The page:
Member spotlight: Larry Barksdale.
Subject: Authors (Works)
Pub Date: 12/22/2011
Publication: Name: The Forensic Examiner Publisher: American College of Forensic Examiners Audience: Professional Format: Magazine/Journal Subject: Health; Law; Science and technology Copyright: COPYRIGHT 2011 American College of Forensic Examiners ISSN: 1084-5569
Issue: Date: Winter, 2011 Source Volume: 20 Source Issue: 3
Topic: NamedWork: Bloodstains as Evidence: A Field Manual (Nonfiction work)
Persons: Named Person: Barksdale, Larry
Geographic: Geographic Scope: United States Geographic Code: 1USA United States
Accession Number: 275636311

Tell us about your inspiration for writing Bloodstains as Evidence: A Field Manual.

I had been teaching bloodstain courses since about 1998 to in-service police officers. In 2000, I started teaching a short 4-hour introduction at the college level. This moved into a 1 credit hour course at the graduate and the undergraduate level. I also started doing some online instruction, and I posted some PowerPoint lectures online.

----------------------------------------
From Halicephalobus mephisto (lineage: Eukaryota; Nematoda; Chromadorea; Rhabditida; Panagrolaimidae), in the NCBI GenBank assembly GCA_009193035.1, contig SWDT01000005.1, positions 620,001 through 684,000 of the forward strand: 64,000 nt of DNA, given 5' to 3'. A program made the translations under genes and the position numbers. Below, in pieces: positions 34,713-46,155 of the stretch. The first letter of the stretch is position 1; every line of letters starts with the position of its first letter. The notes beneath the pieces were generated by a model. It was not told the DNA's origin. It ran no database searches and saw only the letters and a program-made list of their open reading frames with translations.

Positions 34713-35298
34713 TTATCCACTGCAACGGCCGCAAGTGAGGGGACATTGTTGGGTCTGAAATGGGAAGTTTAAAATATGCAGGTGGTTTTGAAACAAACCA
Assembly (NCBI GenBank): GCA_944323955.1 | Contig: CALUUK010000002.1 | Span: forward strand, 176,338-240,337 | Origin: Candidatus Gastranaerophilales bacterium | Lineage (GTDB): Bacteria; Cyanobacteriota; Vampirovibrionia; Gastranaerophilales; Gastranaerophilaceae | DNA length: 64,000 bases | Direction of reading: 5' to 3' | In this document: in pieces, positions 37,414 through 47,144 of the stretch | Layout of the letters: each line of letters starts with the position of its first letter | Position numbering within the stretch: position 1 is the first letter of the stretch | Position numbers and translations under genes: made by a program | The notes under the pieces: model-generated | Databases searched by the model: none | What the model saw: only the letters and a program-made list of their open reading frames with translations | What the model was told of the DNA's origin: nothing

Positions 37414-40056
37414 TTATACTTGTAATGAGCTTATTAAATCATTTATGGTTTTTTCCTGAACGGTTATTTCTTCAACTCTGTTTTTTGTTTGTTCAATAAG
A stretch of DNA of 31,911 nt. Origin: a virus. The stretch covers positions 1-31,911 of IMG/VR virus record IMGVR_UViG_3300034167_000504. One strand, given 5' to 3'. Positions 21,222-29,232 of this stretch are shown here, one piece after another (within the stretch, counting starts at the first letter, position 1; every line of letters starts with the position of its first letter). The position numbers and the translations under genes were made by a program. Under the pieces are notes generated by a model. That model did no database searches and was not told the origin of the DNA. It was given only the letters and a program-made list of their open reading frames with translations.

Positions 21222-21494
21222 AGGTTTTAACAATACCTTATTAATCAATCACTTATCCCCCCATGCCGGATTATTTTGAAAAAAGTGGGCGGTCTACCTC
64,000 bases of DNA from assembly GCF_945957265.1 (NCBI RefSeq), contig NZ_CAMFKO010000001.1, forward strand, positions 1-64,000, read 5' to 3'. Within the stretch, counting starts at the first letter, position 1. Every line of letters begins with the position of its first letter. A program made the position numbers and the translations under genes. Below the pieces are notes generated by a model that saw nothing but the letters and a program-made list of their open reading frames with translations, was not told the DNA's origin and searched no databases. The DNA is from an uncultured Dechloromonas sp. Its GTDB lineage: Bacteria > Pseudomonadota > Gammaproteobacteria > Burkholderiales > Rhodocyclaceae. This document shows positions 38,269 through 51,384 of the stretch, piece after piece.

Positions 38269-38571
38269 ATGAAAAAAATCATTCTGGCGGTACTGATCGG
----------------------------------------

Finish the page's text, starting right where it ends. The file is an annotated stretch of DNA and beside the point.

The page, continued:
The existing texts were excellent. However, I felt a need for more case studies and more written exercises that would fit with online instruction and short college credit courses, and would fit with 1-2 day in-service criminal justice training sessions. I had had several attorneys and a medical doctor take my online course. I was teaching the course off of PowerPoint lectures and Internet sources. They suggested a shorter text that had case studies and written exercises. Otherwise, they were very positive about the course. I also wanted more information on uncertainty, use of fluorescein, and infrared digital imaging.